Conversion Heroes Part 4: Pay Per Click (PPC) – An Interview with John Hossack

By | Google+ , October 8th, 2010 in PPC | 2 comments

Conversion Heroes

Conversion Heroes is a series of 5-question interviews with experts in the field of conversion. Subjects for discussion include landing pages, copywriting, conversion optimization, social media conversion, email marketing, organic SEO for landing pages and A/B & multivariate testing.

Today’s Conversion Hero is John Hossack

John HossackJohn Hossack is the CEO of VKI Studios, a Vancouver based performance optimization firm, as well as the President of the International Internet Marketing Association. Prior to getting involved with the web John was a Treasury Manager and currency trader.

Read John’s full bio at the end of the interview


For today’s interview I asked John about how to get started with PPC, managing your campaigns and how landing pages and PPC should be used together to increase conversions.

1. Avoiding the newbie PPC blues.

A lot of people get started with PPC by cashing in an AdWords freebie voucher and quickly blow through their $100 really quickly and aren’t able to learn how to be successful.

Oli: What is the best way to get started with PPC to avoid the disappointment of this typical scenario?

John: People frequently jump into PPC with their mind focused on a large volume of keywords, not on their financial limits. It’s a good idea to start small, with limited number of targeted keywords, and use this to test your traffic, budget, conversion rate, etc. Do some keyword research and select only relevant keywords, then group them into focused/targeted ad groups. Try to include both types of keywords – head and long tail as well as branded and non-branded keywords to see how they perform.

It’s also important to use landing pages. Don’t drive traffic to the homepage or generic/irrelevant internal pages.

Oli: You mention long tail terms. Is it possible to leverage long tail strategies to minimize your cost-per-click, so that beginners can run their campaigns with a lower budget and lower risk?

John: A large budget isn’t necessary, but it helps. The larger your budget the broader the test campaign you’ll be able to run, and the more data you will get back upon which to perform your analysis prior to fine tuning the campaign. If you only have a small budget to start with you will need to be very focused and efficient with you efforts. Focusing on the long tail should help keep your average cost per click down as there is less competition for these keywords and it should convert at a higher rate as long tail terms are more specific and typically searched when people are further along in the decision process. I would also focus on branded terms in an initial test campaign as they should convert well. Branded terms can be inexpensive if you own the brand, but if you are selling/promoting large well know brands there will likely be a number of other competitors bidding up the price.

Oli: What is the rational behind bidding on branded terms?

John: There are three types of branded keywords that you can bid on.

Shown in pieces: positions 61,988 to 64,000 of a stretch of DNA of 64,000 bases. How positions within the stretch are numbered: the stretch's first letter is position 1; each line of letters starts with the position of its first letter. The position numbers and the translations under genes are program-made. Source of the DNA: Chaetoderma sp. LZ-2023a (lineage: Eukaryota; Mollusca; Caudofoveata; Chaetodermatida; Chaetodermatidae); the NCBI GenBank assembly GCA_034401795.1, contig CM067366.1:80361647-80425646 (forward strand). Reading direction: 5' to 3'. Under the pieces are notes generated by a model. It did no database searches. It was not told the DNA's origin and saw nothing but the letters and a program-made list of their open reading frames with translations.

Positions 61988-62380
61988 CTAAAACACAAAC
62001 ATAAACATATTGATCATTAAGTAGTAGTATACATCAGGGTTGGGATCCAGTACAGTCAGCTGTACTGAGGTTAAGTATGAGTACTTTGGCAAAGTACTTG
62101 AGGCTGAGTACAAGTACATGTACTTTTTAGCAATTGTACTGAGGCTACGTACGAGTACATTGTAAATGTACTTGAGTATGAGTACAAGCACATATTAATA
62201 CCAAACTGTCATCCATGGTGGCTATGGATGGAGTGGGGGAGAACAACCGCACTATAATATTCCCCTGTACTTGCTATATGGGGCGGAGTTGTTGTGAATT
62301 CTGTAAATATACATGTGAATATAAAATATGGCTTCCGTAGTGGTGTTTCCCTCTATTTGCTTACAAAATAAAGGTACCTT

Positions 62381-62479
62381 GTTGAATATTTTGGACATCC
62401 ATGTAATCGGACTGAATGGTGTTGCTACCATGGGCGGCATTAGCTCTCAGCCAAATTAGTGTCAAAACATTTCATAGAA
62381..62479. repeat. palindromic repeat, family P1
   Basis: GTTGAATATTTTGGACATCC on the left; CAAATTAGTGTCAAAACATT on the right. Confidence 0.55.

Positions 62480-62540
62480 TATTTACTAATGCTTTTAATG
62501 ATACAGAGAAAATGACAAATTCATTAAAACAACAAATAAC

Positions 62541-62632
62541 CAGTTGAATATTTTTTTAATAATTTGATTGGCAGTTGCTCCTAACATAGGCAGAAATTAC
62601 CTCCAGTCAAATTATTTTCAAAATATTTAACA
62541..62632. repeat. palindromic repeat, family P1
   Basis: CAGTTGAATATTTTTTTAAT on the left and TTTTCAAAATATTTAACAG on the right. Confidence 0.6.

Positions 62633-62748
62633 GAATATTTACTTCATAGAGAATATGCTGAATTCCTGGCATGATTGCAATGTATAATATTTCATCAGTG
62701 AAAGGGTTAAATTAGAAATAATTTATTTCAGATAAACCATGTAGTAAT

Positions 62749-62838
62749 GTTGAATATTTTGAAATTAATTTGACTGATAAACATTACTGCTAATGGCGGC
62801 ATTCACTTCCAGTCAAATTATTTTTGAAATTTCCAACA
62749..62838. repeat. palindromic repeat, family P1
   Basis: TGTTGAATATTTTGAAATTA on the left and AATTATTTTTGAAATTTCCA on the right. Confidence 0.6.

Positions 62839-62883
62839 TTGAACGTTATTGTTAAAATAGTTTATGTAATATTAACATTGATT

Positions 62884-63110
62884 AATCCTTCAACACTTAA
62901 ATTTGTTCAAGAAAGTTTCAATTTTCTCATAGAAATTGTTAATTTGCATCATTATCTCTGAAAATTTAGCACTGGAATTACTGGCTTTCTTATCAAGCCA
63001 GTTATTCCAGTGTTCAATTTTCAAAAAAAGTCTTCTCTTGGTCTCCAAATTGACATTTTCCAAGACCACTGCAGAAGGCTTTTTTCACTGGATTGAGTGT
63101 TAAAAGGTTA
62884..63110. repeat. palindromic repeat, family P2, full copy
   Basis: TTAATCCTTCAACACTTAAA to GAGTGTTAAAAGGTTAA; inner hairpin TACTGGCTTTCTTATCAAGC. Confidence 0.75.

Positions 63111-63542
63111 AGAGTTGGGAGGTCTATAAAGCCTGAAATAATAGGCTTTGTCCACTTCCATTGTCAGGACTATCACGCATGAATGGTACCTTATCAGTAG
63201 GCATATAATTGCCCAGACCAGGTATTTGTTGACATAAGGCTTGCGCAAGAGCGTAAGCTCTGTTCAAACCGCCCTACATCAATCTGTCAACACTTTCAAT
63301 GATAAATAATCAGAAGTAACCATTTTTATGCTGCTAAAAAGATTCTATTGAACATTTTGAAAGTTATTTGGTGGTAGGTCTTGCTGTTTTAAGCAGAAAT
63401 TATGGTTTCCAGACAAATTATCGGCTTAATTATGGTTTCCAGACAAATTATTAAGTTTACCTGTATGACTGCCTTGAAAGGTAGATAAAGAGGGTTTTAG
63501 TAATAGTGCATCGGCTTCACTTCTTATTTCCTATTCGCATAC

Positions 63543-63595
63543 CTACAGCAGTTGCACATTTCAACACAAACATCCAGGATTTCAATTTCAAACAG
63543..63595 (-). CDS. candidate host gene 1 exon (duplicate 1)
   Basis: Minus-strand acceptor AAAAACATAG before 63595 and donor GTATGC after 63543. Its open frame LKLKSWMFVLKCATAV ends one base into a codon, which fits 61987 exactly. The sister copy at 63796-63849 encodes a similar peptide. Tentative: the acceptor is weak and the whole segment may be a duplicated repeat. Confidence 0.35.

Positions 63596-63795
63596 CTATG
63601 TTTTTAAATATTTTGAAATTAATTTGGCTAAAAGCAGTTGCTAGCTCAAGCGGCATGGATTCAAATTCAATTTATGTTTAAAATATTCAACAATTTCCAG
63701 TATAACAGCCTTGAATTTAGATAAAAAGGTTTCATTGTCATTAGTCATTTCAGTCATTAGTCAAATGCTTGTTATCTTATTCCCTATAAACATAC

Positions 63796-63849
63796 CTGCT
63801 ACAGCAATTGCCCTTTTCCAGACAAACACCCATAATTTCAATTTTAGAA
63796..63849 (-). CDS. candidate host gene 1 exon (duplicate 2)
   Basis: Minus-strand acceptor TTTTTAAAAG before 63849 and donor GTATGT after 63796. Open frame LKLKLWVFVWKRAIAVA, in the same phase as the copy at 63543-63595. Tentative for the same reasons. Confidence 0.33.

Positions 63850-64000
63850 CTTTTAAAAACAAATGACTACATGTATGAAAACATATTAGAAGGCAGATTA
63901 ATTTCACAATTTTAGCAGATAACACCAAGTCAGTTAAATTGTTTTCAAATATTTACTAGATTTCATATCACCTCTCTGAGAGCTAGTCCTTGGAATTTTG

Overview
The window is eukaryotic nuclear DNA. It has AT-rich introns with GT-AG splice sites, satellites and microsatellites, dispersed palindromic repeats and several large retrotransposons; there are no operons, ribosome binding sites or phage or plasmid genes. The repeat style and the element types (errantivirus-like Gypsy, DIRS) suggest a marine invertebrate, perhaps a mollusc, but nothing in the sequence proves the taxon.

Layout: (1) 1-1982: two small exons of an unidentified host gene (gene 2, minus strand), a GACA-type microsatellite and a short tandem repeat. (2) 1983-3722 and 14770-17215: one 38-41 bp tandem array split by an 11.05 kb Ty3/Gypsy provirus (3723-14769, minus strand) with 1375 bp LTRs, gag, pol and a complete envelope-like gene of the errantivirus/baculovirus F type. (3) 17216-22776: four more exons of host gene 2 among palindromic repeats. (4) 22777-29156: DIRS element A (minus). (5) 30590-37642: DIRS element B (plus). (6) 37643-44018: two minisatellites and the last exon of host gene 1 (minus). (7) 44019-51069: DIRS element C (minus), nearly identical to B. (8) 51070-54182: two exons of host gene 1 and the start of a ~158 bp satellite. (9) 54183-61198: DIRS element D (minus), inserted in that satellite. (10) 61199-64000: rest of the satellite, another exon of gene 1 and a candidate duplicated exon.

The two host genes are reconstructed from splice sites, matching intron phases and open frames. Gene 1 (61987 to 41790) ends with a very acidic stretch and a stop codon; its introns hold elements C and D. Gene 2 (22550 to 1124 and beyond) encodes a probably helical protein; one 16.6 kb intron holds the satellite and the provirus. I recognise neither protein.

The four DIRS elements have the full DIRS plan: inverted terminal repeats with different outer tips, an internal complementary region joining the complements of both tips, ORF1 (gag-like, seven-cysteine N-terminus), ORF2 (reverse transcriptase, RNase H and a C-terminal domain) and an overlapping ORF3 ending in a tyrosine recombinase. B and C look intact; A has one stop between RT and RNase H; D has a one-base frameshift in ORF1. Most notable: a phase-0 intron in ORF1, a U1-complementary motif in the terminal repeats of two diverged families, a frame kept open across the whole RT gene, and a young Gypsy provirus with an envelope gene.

1. Your own brand
    Bidding on your own branded terms is topic that people love to debate and that companies don’t want to do if they rank well organically. I think people should test bidding on their brand. If you make more money you keep doing it, if you don’t make any more money when you are bidding on your brand you stop. Simple. But don’t assume that you won’t make more money by bidding on your own brand, because your competitors could be bidding on your brand. It is also believed that bidding on your own brand will Increases Brand Affinity & Purchase Intent – Research has been done that indicates that when a company is ranked at the top of the first page in the organic result as well as in the paid search result, that the potential visitors have a higher likelihood of looking favorably on the brand, recalling the brand as well as purchasing from them.
  2. Brand names that you sell
    If you sell popular brands then I would definitely recommend that you test bidding on these brand names as they related to the products you sell.
  3. Your competitors brand names
    I would also suggest that you consider bidding on your competitors brand names. As an example I just did a search for “Omniture” and this is one of the ads displayed.

    Multivariate Testing
    Full Service Offering
    Have Experts Drive Your Strategy
    www.Maxymiser.com
    

    Maxymiser sells a competing product to Omniture and thus have decided to bid on their competitors name to get more awareness for their brand and more traffic to their site. For more information on Google’s AdWords and AdSense trademark policy see https://adwords.google.com/support/aw/bin/answer.py?hl=en&answer=6118 and http://adwords.google.com/support/aw/bin/answer.py?hl=en&answer=144298.
    If you are going to bid on your competitors brands I do recommend that you get a experienced person or agency to help you so that you don’t get yourself into to hot water and start getting legal notices sent to you.

2. PPC Campaign Management

Clearly PPC is harder than it looks and takes planning and structure to be successful.

Oli: What are the critical steps involved in running a successful PPC campaign?

John:

PPC Campaign setup – general steps

  1. Understanding business objectives
  2. Keyword research and discovery
  3. Campaign geo-targeting
  4. Campaign budgeting
  5. Campaign Ad Group naming and architecture
  6. Ad copy setup with A/B split testing

PPC Campaign management – general steps:

  1. Bid management
  2. Ongoing keyword research
  3. Ongoing Ad copy development
  4. Ongoing Ad copy A/B testing
  5. Search query reporting
  6. Negative keyword research and implementation
  7. Content network management
  8. Geo-targeting management